Local Business Turns Rage Into Joy
In an age where most rock is either played in stadiums or dripping with lo-fi buzz, bands like Titus Andronicus feel necessary. Even as a punk act, the band is always pushing into post-punk territory, owing more to The Replacements than the Sex Pistols. Its third album, Local Business, continues this reign, bringing energy and musical ingenuity while adding to its gruff, powerful formula by employing country and folk influences. It’s a deeply emotional piece that takes problems and negativity and converts them into raging punk energy.
The album is possibly the band’s most fluid and clear-sounding, doing away with brooding vocals low in the mix and making albums of high-octane post-punk. “Still Life With Hot Deuce On Silver Platter,” with its infectious energy and powerful instrumentation, sounds like a track straight off of a classic Wire album. “My Eating Disorder” has a similar, rough-edged sound, employing flaring solos to give the track a burst of energy.
Still, it’s clear that tracks on Local Business borrow from other areas of music way outside of the punk and post-punk genres. “In A Big City,” the album’s first single, is a boisterous affair that seems to stem from classic midwestern folk music. It is a rambling, rousing track that echoes an amped-up Woody Guthrie. “Food Fight,” a brief, harmonica-led instrumental, meshes a traditional blues sound with Andronicus’ signature punk roots. A great deal of the tracks, like “Upon Viewing Oregon’s Landscape With the Flood of Detritus,” feel like a great mixing of two disparate styles, as if Johnny Cash had somehow joined The Clash.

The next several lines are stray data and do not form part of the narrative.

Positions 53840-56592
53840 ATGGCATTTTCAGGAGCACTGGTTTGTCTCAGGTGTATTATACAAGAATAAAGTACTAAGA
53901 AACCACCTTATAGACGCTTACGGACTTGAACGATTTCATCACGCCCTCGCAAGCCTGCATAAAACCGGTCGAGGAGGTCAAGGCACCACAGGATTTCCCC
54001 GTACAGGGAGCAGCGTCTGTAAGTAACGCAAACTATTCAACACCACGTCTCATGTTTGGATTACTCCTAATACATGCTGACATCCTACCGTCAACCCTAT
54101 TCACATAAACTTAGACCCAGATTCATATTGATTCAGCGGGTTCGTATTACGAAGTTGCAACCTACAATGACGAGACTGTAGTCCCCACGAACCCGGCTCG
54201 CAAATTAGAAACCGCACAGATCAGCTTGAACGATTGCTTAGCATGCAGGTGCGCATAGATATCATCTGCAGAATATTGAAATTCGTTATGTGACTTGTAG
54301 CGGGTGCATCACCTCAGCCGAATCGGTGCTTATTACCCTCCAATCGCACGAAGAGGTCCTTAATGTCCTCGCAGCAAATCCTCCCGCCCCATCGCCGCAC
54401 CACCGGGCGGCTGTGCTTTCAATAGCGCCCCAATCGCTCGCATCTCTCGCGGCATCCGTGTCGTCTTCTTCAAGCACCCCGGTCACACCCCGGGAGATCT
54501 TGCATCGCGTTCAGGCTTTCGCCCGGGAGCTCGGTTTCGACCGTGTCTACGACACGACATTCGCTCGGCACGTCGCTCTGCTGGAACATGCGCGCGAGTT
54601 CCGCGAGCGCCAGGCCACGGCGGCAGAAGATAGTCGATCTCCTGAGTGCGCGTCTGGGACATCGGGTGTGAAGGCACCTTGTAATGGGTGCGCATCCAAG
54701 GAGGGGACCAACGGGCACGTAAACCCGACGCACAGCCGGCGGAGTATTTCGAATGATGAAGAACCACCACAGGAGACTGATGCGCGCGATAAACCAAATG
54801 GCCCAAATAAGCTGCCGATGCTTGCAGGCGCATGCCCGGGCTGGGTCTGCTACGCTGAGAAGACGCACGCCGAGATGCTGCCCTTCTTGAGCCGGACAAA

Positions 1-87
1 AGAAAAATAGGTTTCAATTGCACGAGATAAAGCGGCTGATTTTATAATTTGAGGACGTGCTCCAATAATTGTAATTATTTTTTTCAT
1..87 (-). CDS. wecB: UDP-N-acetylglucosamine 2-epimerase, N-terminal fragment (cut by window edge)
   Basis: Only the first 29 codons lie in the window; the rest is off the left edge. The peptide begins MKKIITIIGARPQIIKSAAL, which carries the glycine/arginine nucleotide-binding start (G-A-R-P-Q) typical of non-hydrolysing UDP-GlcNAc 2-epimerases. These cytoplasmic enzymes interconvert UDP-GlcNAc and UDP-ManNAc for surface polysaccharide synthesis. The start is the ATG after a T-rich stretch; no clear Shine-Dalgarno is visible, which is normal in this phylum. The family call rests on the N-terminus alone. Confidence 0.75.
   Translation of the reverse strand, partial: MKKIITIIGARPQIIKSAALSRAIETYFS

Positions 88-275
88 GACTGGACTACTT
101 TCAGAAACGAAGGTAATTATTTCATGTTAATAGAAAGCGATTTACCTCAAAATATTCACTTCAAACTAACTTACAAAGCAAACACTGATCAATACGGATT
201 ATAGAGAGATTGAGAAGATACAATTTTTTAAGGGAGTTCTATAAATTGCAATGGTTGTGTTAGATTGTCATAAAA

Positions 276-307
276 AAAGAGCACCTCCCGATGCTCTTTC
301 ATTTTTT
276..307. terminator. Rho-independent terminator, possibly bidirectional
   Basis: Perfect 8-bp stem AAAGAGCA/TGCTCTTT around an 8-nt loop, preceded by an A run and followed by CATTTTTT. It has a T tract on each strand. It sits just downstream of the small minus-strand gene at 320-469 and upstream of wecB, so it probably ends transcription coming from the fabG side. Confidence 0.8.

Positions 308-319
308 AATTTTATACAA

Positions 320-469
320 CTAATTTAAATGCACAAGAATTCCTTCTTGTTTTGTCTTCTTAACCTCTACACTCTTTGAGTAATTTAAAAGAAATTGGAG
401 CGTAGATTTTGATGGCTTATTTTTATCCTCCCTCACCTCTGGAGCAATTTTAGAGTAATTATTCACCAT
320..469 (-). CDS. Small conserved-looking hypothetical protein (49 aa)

But comparisons to other bands and sounds aren’t quite fair to Titus Andronicus. Even as the band’s sound is evocative of other classic groups like Wire and The Clash, it still feels unique, as the musicians meld their influences into a consistently powerful yet down-to-earth sound. It feels like a major development in the band’s career trajectory: a group tackling the old while still making new. All in all, the album has a cohesive sense of joy in its rousing sound as vocalist Patrick Stickles screams to the point where it seems like he’ll burst.
But for all the joy and power that’s on the album, there seems to be a general theme of tragedy and depression within the lyrics. The album’s morose ten-minute closer, “Tried To Quit Smoking,” features lyrics like “It’s not that I don’t love you/It’s just that I hate everyone.” There’s a strange dichotomy between the power that most of the tracks contain and the depression and anger that define the lyrics. “In a Big City” comments on loneliness and stagnancy: “Moved over to the other side of the river/Now I’m a drop in a deluge of hipsters.” The disparity between sound and lyrics is certainly not a new part of songwriting, but these are truly anthems. These are the kinds of tracks that are meant to be shouted live, odes to troubling times that take bottled emotion and sentiment and launch them in a fit of rage and joy.
Local Business is, at its core, a great rock album. It features the same kind of emotional resonance that makes classic punk albums so enjoyable, yet it also feels like its own journey into a world of folk-punk that few musicians are exploring now. Titus Andronicus is venturing into new territory, and it’s a joy to see them do it.